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Walking with a Limp

April 3, 2013

Sometimes, things happen when you are young that changes things forever.  Often, when you make the decision to do something,  you don’t realize the consequences are forever.  When you are 20 years old, forever seems to be long to be affected by one decision.


But it happens.  Twenty was a pivotal year for me.  The scars I received when I was twenty still remain.  They ache sometimes, they move me to tears sometimes, and they remind me why I need God often.  I lost two friends when I was twenty–not to a disagreement or a falling out, but to them moving on–higher up and farther on, as CS Lewis describes heaven.  I worked with them that summer at a Christian camp–eating peanut butter straight from the jar and then dipped into brown sugar with a friend who was bulking up for a football season he would never get to play.  He brought us cantaloupes from his family farm that we would cut in half and fill with vanilla ice cream.  We hiked at the back of the group on groups, discussing important things–like how good rain was, not the plan spoiler it was often assumed to be, but a break from scheduled events.  A few weeks later, I struggled to sing at his funeral.  I clung to two other friends–one who gave me the cross he wore all summer at camp.  I wore that cross as I traveled to Guatemala for a semester abroad.  Three months after I returned from Guatemala, I would attend his funeral as well.


I read a friend’s blog recently who I also knew from that time, a friend who also shares those scars of their losses, and one of her posts talked of the consequences of their deaths on her.  I realized how little the group of us who worked at the camp shared after our co-workers’ deaths.  My grief became mine alone and I failed to recognize that all of us carried scars from the incredible summer that ended in grief.

I walk slow.

I walk slow.

Take my hand, help me on my way.

In between the deaths of my friends, I also managed to severely break my leg during my semester in Guatemala, bone sticking out and everything.  I was a runner.  I never ran again, at least more than to scoop up a crying child or to play Capture the Flag with my fourth grade students.  The long runs that cleared my head were gone.  In time, I would endure two more surgeries after I broke my leg to try to ease the pain I lived with.  The scars are still visible and and I can win almost any who has the worst scars contest, especially when I point out that my scar is rounded because that is where the bone came out.  I had to redefine who I was, not an easy task for anyone, especially a twenty year old.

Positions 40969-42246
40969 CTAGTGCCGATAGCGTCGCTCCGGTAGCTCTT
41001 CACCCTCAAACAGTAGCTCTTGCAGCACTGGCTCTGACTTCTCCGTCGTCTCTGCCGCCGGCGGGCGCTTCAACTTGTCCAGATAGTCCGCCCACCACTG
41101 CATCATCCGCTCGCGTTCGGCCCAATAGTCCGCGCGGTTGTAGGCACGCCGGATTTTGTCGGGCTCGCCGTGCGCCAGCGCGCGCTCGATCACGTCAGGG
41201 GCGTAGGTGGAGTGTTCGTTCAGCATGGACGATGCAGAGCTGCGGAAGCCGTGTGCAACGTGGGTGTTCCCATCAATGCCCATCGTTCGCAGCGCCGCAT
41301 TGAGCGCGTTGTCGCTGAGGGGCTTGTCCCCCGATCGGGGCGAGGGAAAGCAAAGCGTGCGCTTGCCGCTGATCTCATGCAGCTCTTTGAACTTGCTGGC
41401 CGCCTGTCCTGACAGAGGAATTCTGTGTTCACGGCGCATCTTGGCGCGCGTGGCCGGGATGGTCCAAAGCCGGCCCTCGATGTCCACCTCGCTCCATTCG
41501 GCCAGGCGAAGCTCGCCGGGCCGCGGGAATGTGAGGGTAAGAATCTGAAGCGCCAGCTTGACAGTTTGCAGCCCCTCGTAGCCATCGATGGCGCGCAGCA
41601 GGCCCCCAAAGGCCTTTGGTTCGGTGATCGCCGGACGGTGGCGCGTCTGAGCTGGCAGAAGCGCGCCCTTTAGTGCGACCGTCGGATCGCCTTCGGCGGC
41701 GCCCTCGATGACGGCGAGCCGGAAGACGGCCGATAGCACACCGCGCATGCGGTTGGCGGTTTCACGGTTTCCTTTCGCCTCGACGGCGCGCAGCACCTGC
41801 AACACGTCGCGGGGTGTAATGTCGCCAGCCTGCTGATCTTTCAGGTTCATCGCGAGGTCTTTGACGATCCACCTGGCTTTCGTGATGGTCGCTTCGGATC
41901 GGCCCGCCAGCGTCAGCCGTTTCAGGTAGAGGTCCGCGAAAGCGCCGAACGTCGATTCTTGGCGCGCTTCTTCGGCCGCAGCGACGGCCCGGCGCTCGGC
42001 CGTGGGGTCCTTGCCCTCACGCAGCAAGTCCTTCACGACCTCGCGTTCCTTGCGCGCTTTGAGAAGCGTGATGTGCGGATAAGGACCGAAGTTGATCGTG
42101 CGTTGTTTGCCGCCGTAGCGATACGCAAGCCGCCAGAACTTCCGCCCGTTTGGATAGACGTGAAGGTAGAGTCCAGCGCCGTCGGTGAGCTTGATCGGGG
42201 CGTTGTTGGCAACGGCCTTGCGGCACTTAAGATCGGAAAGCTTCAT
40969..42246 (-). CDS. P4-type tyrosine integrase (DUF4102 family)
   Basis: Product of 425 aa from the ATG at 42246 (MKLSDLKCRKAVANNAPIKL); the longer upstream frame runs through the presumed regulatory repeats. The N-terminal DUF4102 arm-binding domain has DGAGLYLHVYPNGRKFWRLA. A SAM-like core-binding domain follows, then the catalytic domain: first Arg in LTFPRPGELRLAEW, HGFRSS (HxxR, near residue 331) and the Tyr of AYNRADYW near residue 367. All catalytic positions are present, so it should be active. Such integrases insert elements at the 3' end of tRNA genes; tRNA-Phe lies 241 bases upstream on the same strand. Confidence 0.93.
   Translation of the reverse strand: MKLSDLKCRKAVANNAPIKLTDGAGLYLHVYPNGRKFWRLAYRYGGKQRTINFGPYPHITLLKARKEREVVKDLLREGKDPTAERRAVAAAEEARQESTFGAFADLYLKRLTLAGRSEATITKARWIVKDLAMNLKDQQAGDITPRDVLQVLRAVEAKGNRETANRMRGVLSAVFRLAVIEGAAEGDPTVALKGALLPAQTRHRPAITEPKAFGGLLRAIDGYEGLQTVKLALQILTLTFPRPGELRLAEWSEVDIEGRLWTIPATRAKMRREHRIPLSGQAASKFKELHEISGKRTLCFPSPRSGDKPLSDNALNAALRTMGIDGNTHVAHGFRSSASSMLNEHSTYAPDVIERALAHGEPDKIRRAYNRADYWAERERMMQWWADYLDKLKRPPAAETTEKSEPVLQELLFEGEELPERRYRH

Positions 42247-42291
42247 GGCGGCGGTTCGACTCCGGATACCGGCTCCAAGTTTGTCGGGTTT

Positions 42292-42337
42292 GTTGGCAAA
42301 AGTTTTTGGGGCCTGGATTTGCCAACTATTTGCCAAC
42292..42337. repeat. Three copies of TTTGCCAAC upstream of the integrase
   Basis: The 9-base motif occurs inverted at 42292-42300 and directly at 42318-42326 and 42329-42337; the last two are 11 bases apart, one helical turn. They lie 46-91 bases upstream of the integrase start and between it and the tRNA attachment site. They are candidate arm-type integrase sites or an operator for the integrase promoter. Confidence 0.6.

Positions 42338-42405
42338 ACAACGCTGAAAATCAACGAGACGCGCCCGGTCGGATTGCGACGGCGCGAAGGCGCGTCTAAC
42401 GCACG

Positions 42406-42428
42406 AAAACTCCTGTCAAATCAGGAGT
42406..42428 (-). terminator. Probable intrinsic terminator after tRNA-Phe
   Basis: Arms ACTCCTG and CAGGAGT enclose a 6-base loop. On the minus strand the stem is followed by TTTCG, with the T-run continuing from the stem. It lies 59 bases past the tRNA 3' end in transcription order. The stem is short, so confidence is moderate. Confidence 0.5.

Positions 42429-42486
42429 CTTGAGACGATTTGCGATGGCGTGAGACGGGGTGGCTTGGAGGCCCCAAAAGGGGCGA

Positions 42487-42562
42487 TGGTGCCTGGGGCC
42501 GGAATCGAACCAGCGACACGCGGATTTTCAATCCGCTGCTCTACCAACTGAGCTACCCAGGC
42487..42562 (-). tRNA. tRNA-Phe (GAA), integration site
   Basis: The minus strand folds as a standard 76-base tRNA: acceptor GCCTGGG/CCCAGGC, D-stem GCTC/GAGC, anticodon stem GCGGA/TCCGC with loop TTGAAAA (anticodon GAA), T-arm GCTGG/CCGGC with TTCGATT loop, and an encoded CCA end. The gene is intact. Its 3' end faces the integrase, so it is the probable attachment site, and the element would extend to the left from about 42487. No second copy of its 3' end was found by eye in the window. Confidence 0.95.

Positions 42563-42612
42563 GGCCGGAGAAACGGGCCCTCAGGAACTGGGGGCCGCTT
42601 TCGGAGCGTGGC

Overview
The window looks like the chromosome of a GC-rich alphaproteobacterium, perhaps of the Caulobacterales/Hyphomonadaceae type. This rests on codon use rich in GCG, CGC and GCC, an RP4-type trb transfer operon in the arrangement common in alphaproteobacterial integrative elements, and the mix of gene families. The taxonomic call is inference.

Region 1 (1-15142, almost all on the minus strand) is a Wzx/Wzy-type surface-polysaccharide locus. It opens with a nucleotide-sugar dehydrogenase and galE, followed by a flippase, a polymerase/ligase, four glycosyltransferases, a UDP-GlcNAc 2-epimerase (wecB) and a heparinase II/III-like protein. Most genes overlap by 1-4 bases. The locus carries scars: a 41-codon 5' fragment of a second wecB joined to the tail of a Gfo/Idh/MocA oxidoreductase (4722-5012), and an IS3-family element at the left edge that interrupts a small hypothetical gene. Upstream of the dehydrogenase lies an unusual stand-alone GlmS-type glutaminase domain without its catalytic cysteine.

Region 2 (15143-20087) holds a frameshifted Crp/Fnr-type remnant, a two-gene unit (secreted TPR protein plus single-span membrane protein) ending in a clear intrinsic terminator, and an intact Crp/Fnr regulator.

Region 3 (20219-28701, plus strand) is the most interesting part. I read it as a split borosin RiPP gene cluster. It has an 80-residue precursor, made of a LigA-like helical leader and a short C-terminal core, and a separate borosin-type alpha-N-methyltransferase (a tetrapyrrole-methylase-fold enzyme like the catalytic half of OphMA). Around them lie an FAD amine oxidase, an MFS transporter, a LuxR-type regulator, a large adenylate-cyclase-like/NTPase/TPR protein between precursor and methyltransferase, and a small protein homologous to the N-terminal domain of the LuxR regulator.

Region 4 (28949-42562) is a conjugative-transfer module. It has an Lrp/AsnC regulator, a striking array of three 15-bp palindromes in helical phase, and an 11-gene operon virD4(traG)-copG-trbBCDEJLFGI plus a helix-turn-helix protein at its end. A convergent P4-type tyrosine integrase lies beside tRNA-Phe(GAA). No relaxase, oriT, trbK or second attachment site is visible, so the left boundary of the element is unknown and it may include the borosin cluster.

I walk slow.

I walk slow.

Take my hand, help me on my way.

Most of the time, the scars I received when I was twenty are forgotten.  I notice my ankle sometimes in October when we get our first big cold fronts.  I’m often sad in the middle of August, around the time my first friend died.  I freak out a bit whenever I hear of someone being diagnosed with lupus, the disease my second friend died from.  Most of the time, I forget how much those events shaped me who into I am today, how they shaped how I see God, death, and heaven, and how it changed how I prayed.

I walk slow.

I walk slow.

Take my hand, help me on my way.

I remember though.  Those scars are always there, whether or not I am remembering them.

On Good Friday, I found my service of music, with minimal words, because on Good Friday, I need to mourn and pray, not to listen to talking.  After we left the beautiful sanctuary in silence, I made my way to the labyrinth that was on the church grounds.  Day was ending, the sky had the not light, not dark feeling.  I slowly began my walk around the labyrinth.  I didn’t need to worry about where I was going, there was but one way to go in a labyrinth.  It is not a maze, it is a path that leads you to the Center, to the heart of all that is.  I walked slowly.  I walked with a limp.

Most of the time, when I walk, no one can tell I am crippled.  Except.  Except when I walk slow.  Once I slow down enough, I limp.  My gait is uneven and I am aware of how scarred I am.

On Good Friday, I remembered how scarred I am.  I walk with a limp.  I walk slow.  I need God to take my hand, to help me on my way.  As I celebrate the many days of Easter in the church calendar, I remember how scarred I am.  I remember how God worked in that time I when I was twenty and struggling.  Over and over, the Israelites are instructed to remember how God had been present to them in their escape from Egypt, their time in the dessert, their conquest of Canaan.  This Easter season, I remember how God has been with me and will be with me as I walk slowly and I limp along.  I remember God’s grace and mercy throughout the many seasons of my life.

My limp is good.  My limp is my reminder that I need God.

(Quote is from Mumford and Son’s song, Lovers’ Eyes.  It may not used exactly in the context of the song, but it was the song I thought of asI slowly limped through the labyrinth).

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